But it’s not always like that.  The reality is that writing a novel is like any intricate, long-term endeavor.  It’s a complicated, nuanced, layered beast. Continue reading

This Is What Rebuilding Feels Like

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It was Thanksgiving of 2014 when I looked at the man sitting in the arm chair of the living room.  Thanksgiving of 2014 when I looked at a shell of a human being, a shell that was simultaneously hollow and yet filled with all the things I still couldn’t sort out.

It was Thanksgiving of 2014 when I sat in my car, shell-shocked and exhausted, and muttered, “I think that was my father’s last Thanksgiving.”

It was three days after the Thanksgiving of 2014 when he was rushed to the ER, and five days after Thanksgiving when he was transferred to the ICU.  It was a week after Thanksgiving when words like “encephalopathy” were thrown around, among a slew of words that never need repeating.

December of 2014 was marked with confusion and stress, with phone calls and conversations so maddening that I felt like throwing my phone against the wall.  My father would be in and out of the hospital, fighting tooth and nail to stay at home and rounding up anyone who agreed.  I’d be in and out of reality, desperate for a breath away from what life was turning into.

He’s spend his last December in the hospital.  I’d spend his last December in a anxious haze that gave the world a soft, surreal glow.

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Thanksgiving of 2015 was the first one without him.  My husband and I hosted a humble Thanksgiving, bringing my mother and my little brother up to New Hampshire.

My mother’s talk and demeanor gave hint to the damage of my father’s decline.  It had been almost two months since he had passed and so much had been hollowed out in the wake of it.  Things echoed in ways that caused sideways glances and knowing looks and a profound feeling of soul weariness.

December of 2015 was a weary one.  It echoed the previous December.  It echoed all of 2015, which would turn out to be a year of extreme and brutal upheavals.  It was a month of going through the motions, of being leery of the Christmas cheer and absolutely desperate for it at the same time.  It was a December of exhaustion, of a hazy reality, of a frustrating and confusing ache that lay heavier than any snowfall.

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The world was a different place by the time Thanksgiving of 2016 rolled around.  By 2016’s Thanksgiving, our family tree had trimmed off yet a few more branches: my older siblings’ mother, my beloved brother-in-law, both gone within a month of each other.  One death happening weeks before my father’s one-year anniversary, the other a few weeks after.

I brought up my mother and my little brother up again for dinner.  I could hear one of my nephew’s comments echoing through my head:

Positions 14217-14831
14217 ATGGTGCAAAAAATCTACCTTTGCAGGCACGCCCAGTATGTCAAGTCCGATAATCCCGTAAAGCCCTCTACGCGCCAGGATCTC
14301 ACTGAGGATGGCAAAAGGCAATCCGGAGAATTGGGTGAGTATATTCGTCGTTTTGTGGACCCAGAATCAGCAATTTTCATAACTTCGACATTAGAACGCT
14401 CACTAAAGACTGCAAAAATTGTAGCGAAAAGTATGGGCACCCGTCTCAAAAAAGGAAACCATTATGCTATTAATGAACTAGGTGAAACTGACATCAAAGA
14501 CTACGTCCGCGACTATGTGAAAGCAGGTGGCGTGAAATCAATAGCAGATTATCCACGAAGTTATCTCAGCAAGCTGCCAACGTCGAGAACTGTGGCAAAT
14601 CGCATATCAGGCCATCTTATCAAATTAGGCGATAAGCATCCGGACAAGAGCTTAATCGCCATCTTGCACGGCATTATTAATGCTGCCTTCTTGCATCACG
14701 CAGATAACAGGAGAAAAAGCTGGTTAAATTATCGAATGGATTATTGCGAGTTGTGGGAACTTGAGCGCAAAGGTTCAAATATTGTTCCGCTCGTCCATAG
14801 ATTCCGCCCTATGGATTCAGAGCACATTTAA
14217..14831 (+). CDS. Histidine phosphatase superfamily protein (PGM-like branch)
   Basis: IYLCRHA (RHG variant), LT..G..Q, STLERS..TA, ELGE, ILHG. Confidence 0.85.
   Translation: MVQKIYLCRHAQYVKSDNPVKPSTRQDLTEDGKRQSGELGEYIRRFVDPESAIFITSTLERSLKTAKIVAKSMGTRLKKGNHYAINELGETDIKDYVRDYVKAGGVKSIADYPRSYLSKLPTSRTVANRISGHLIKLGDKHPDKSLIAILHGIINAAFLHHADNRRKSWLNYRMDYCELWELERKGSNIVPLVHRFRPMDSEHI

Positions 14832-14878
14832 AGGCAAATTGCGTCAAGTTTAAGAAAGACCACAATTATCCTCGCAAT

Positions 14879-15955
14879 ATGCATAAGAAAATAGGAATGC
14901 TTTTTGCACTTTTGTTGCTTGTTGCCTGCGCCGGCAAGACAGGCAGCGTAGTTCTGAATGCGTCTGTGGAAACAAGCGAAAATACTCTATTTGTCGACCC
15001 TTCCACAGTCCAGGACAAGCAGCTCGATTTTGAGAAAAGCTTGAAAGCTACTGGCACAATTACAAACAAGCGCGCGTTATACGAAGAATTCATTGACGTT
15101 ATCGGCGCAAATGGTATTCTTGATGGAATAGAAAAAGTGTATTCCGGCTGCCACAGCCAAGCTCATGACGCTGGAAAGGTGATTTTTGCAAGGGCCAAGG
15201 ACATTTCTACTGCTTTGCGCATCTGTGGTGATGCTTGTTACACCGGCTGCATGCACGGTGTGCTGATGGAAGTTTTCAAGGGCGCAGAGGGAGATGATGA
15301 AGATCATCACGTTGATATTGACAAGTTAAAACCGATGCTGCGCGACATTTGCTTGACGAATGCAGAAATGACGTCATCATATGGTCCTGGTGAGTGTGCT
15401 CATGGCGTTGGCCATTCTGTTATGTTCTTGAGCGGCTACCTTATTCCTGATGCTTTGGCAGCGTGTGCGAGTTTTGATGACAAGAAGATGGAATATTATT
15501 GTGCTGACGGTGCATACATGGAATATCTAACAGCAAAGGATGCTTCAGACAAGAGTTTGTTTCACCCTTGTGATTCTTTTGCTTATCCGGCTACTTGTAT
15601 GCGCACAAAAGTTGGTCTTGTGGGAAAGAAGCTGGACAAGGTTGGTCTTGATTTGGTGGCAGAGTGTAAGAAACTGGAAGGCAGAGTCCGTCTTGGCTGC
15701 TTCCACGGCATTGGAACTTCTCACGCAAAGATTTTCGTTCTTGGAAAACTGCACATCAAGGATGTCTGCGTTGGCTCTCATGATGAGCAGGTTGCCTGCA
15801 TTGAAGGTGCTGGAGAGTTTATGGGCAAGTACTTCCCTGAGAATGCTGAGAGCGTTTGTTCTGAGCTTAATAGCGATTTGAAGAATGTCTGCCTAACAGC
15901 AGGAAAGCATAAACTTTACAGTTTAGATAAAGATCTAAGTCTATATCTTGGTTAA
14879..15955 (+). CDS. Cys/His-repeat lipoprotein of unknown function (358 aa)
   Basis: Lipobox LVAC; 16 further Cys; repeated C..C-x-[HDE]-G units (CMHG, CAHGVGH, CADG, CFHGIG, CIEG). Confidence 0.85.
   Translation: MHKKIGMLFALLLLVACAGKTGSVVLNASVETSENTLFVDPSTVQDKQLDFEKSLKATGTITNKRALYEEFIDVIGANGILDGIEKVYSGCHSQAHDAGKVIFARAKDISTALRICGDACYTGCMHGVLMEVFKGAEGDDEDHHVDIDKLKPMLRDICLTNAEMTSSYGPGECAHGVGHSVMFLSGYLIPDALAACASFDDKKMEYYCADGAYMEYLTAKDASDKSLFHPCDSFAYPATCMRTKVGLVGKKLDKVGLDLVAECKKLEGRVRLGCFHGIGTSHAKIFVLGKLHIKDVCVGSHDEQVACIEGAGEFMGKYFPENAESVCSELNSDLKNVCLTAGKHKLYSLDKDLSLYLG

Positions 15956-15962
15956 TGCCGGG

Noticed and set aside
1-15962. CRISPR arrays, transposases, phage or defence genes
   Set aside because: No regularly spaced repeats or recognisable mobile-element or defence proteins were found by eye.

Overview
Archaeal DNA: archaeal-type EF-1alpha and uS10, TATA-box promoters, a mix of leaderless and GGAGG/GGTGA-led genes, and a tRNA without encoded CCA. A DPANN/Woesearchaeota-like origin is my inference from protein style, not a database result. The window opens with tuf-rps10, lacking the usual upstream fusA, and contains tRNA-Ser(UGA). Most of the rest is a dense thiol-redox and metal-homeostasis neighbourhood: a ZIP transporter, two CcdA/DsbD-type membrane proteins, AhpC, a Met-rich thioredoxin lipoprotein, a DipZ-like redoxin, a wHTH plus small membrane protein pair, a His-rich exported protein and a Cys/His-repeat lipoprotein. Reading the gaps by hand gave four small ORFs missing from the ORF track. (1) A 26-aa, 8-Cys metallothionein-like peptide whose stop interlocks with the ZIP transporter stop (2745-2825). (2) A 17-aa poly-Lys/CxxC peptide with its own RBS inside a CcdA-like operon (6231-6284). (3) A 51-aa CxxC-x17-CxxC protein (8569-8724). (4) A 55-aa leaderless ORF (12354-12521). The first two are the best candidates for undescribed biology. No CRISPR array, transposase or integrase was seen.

It feels like all of family get-togethers as of late have been at funerals and wakes.”

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The world was a different place.  There was no other way around it.  November echoed the lessons learned in 2016.  The beautiful and heartbreaking revelations and realizations.  The devastating and unshackling truths.  The recognition of the rebirths that had happened (and had to happen) in the midst of such merciless change.

In the midst of this evolution, there was an unshakable understanding that I was not the person I was in 2014, and I was not the person I was in 2015.  I was barely the person I was in October.  A page had been turned and I had adapted accordingly.  True to my promise to myself, I had risen from the ashes like the Phoenix, reborn and stronger than ever.

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Unlike December of 2014, when I wished to dive into holiday cheer to escape — or December of 2015, when the holiday cheer served as a brutal mocking for how badly it had failed me the year before — this December is different.

The start of this December was subtle.  As subtle as listening to the Christmas music on the radio with an easy ear, of making Christmas plans without the weight of the world on my shoulders.

This December proved itself gentler.  It didn’t roll in with hypnotic and intoxicating nostalgia.  It didn’t envelop me in all things merry and bright.  It stepped in slightly, let itself be known, and waited for me to react.

And I reacted with decor.  I put up the garlands and the knick-knacks and the lights because it felt right.  As right as my morning cup of coffee, as right as turning the volume up when the right song comes on.  There was no fight, no struggle, no overwhelming sense of duty.  Just a subtle step forward and into the holiday cheer.

Just a toe into the festivities, as if it were the most natural thing to do.

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“Let’s go over the basics,” my husband says as we go to the tree farm. “We’ll keep the tree wrapped until it’s all the way inside, we’ll make sure to never, ever use a plastic stand again…”

He references the comedy of errors from previous Christmases, a little bit of light-hearted humor as we set aside time to wander the rows of trees and cut down our favorite one.

Even the tree we pick is subtle and gentle.  It’s not the behemoth from 2015.  It’s not the tree I desperately wished was the one, right tree, the perfect tree, like I did in 2014.  It simply called out from the ones around it.

“Pick me.  I’m exactly what this Christmas will be.”

One of the men working at the farm is from Paris.  In his thick French accent, he asks if I am from Germany.  Apparently my sing-songy, vaguely-Boston, pseudo-SoCal accent sounds Eastern European to a set of foreign ears.

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We set up the tree in our living room.  Our black cat patrols the area, jumping up onto furniture and giving his signature head butts.  The room already has the subtle scents of evergreen.

The lights are colorful and bright and bold.  The ornaments echo back to a blindly and beautifully simpler time.  Trans Siberian Orchestra plays throughout the house.  We decorate the tree, casually talking about gift ideas and joking about farts and strategically placing the good ornaments by the top & the cheap ornaments by the bottom.  There is no need to desperately reference the past, or escape from the present, or worry about the future.  Both cats watch us, ready to bat at the bottom ornaments.

“This is what rebuilding feels like,” I thought to myself, letting Christmas be what it needs to be, in its simple and light and ethereal glory.